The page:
**Problem**: (1992 Putnam - B1) Let $ S $ be a set of $ n $ distinct real numbers. Let $ A_s $ be the set of numbers that occur as averages of two distinct elements of $ S $. For a given $ n \ge 2 $, what is the smallest possible number of elements in $ A_s $?

**Solution**: We claim that $ |A_s| \ge 2n-3 $. To show this, let the elements of $ S $ be $ a_1 < a_2 < \cdots < a_n $. We can easily see that

$ \frac{a_1+a_2}{2} < \frac{a_1+a_3}{2} < \cdots < \frac{a_1+a_n}{2} $,

giving us $ n-1 $ distinct elements of $ A_s $. Furthermore,

$ \frac{a_1+a_n}{2} < \frac{a_2+a_n}{2} < \cdots < \frac{a_{n-1}+a_n}{2} $,

giving us an additional $ n-2 $ distinct elements of $ A_s $ for a total of $ 2n-3 $ elements. For any $ n \ge 2 $, the set $ S = \{1, 2, \ldots, n\} $ gives $ A_s = \{1.5, 2, 2.5, \ldots, n-0.5\} $, which has precisely $ 2n-3 $ elements. QED.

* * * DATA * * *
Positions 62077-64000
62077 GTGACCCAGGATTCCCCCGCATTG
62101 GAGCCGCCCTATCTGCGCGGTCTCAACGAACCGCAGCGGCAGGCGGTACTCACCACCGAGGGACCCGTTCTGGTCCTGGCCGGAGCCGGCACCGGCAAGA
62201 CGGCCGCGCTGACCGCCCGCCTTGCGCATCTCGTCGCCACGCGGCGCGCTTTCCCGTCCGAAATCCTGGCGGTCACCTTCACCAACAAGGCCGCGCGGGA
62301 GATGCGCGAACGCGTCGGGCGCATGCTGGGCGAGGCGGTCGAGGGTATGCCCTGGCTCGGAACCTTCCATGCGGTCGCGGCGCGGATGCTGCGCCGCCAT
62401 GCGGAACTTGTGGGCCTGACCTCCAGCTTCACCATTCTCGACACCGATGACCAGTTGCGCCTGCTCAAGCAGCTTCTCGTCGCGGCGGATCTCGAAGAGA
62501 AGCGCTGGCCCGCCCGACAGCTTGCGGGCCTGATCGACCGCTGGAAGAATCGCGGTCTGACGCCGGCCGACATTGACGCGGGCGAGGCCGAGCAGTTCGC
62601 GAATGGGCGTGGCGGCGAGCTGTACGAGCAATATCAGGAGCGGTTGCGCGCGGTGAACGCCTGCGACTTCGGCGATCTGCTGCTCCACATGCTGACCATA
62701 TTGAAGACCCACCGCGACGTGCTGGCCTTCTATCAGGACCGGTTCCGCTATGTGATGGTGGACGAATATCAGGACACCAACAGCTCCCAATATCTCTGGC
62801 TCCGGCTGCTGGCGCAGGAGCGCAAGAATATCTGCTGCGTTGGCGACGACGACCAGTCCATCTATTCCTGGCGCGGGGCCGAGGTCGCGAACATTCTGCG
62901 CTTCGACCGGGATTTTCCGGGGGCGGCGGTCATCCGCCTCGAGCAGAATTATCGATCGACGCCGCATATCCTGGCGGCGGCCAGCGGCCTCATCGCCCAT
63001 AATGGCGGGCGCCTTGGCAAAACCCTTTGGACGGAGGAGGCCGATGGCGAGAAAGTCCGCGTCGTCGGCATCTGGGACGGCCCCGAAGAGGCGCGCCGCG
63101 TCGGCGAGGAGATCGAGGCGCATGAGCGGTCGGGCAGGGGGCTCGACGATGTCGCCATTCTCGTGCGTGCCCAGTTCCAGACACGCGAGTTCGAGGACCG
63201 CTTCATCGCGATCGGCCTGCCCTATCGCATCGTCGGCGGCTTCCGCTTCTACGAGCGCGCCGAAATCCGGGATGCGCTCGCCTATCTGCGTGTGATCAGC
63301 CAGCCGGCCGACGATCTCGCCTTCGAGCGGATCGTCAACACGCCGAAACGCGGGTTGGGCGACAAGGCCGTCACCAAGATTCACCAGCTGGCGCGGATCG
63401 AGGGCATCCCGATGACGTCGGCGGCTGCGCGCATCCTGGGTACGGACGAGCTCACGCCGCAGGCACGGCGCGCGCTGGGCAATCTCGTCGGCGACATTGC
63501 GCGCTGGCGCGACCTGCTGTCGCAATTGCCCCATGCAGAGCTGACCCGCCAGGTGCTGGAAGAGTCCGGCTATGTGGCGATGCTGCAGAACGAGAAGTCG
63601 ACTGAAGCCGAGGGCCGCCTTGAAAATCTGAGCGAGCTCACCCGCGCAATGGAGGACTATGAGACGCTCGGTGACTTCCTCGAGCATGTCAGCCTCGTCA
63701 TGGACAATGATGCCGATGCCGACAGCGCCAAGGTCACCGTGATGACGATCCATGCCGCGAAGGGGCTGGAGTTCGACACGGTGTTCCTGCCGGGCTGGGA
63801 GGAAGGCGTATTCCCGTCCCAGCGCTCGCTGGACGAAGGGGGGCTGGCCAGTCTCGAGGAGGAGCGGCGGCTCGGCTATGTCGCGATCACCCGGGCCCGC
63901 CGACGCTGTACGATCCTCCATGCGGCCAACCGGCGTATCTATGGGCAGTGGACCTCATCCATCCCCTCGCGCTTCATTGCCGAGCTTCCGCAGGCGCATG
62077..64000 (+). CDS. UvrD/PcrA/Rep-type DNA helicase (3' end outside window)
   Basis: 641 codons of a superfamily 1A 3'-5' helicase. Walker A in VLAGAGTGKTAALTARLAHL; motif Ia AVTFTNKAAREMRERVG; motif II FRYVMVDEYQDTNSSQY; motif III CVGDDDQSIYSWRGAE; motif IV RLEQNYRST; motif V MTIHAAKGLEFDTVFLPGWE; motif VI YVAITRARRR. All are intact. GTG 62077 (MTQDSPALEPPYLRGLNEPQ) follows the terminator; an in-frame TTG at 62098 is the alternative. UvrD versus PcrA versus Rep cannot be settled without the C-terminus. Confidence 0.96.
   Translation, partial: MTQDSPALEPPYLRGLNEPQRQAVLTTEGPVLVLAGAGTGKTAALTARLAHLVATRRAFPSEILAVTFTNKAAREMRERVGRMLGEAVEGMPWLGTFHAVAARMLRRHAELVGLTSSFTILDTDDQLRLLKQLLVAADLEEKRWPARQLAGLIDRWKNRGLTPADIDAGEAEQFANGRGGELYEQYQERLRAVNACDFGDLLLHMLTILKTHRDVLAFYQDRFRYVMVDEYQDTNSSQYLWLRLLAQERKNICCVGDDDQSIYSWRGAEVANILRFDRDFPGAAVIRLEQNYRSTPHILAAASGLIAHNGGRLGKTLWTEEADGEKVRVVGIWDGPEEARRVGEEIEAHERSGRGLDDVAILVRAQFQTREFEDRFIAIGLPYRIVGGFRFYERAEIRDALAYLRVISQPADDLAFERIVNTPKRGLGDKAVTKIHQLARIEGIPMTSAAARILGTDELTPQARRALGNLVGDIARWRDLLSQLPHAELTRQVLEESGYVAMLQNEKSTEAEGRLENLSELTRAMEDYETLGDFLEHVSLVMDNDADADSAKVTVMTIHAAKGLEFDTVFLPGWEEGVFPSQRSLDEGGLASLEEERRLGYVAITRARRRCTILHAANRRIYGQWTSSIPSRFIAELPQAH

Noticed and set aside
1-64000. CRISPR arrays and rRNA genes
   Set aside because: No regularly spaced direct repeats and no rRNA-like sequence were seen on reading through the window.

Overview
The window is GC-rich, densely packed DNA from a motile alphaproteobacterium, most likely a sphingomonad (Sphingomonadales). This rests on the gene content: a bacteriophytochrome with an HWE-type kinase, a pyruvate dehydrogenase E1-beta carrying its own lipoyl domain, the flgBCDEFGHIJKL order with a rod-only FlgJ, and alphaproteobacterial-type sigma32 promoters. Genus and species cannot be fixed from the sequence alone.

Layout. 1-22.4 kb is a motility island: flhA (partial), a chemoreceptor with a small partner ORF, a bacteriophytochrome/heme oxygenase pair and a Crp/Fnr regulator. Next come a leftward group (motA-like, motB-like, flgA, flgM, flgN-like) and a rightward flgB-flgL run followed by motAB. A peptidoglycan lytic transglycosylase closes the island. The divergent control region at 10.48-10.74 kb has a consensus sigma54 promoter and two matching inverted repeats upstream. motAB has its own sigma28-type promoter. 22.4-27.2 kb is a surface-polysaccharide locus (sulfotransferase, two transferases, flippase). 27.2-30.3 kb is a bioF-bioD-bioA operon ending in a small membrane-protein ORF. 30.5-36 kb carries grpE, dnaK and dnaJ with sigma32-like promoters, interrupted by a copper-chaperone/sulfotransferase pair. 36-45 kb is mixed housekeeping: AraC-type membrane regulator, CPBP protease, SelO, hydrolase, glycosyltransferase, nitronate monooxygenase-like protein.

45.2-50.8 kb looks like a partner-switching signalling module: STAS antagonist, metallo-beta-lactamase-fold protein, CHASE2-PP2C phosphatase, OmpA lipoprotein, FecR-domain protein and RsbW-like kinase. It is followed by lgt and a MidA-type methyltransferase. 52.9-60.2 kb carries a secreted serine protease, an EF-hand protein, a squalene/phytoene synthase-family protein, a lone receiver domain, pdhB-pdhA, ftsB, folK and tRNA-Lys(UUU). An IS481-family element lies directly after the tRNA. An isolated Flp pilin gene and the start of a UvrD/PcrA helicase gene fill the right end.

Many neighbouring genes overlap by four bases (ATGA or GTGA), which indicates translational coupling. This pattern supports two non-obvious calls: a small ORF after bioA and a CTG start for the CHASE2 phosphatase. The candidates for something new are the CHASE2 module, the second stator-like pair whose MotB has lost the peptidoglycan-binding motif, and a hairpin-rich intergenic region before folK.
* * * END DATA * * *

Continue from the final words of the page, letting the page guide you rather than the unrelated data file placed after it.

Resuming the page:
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Comment: A good strategy for solving minima/maxima problems (inequalities, too) is to find a case which you think may be a minimum/maximum and try to prove it. In this case, you can guess that the set $ \{1, 2, \ldots, n\} $ gives the minimum number of distinct average elements and try to find that many distinct elements in an arbitrary set, as shown above through ordering.

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Practice Problem: What if you consider the average of three elements?

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